Brian May's home made Red Special guitar is one of the most distinctive looking and unique sounding guitars in Rock history. Constructed totally by Brian and his father Harold, the Red Special has graced pretty much every recording made by Brian that features electric guitar. Over the years he has been involved in several collaborations with various guitar companies, to produce a close replica at an affordable price. Early attempts by US manufacturer Guild resulted in the first official Red Special style/replica guitars. Following a departure from Guild, Brian next collaborated with Burns, producing a highly successful replica of the original guitar. This version introduced variations on the original that made the guitar much more affordable than the high end, totally authentic, replicas produced by luthiers like Greg Fryer from Australia, KZ from Japan, and Andrew Guyton from the UK.
Brian eventually moved production of the Burns over to his own company, Brian May Guitars, which he set up with the help of Barry Moorhouse of House Music, and Brian's long time guitar tech Pete Malandrone. The company now produces several variations of the Red Special including various BMG Specials in a variety of finishes: the BMG Super, the BMG Vision, a stripped down twin humbucker version, the BMG Mini May, the BMG Bass, the BMG Rhapsody Acoustic, and the BMG Uke.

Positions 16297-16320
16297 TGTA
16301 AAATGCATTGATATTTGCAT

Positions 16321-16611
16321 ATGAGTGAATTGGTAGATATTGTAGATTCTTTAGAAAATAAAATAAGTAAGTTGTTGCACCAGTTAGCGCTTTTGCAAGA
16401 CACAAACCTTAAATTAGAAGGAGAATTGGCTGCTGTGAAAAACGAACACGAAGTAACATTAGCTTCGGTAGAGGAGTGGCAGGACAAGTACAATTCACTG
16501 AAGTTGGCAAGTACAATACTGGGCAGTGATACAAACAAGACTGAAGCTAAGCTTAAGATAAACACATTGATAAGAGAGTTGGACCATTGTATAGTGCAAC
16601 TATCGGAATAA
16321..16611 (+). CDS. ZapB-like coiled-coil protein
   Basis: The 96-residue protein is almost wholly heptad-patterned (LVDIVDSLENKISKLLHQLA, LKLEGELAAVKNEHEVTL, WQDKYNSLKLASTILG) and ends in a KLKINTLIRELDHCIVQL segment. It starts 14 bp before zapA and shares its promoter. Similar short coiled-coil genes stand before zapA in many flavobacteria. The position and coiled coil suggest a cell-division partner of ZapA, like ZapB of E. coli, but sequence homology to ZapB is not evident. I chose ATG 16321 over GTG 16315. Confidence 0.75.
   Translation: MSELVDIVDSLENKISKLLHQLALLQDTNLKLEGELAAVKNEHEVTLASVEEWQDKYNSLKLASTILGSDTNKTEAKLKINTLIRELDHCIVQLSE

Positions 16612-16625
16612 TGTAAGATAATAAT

We've actually reviewed a BMG Special in Guitar Interactive before, way back in issue 14, but we felt it deserved a second glance in a feature which is bound to spur readers to wonder what this surprisingly affordable instrument could offer them that they aren't already getting from other guitars. It also seemed pretty much essential to compare the BMG Special with the BMG Super, which we are taking a first look at in this issue.
To ring the changes at least a little, BMG sent us something a bit different from the normal Special everyone will immediately recognise and we were delighted to open the box to find a BMG Special Limited Edition in striking Windermere Blue - a pale metallic blue that gives the Special more than a hint of retro chic.
Visually there is no mistaking that this is a Brian May guitar, with the look and construction faithful to the original. There are obvious differences, though, which have all been considered to produce the highest quality replica of the original guitar that won't break the bank. Another interesting point that came up when I was talking with Pete Malandrone (see our interview in this issue) is that he discusses how BMG is trying to produce a guitar that isn't just for Brian May fans, but is something that stands up on its own against other popular brands.
The body shape is faithful to the original, and although is constructed from different wood to Brian's 'Old Lady', it features a chambered mahogany body with the chambering based on Brian's original design. This is finished off with a book matched mahogany top, with a six-ply pinstripe front and rear binding. The body and neck are finished in a high gloss lacquer and I have to say the finishing and binding are exquisite; no finish bleeding into the binding and no roughly finished edges. The guitar features a 24'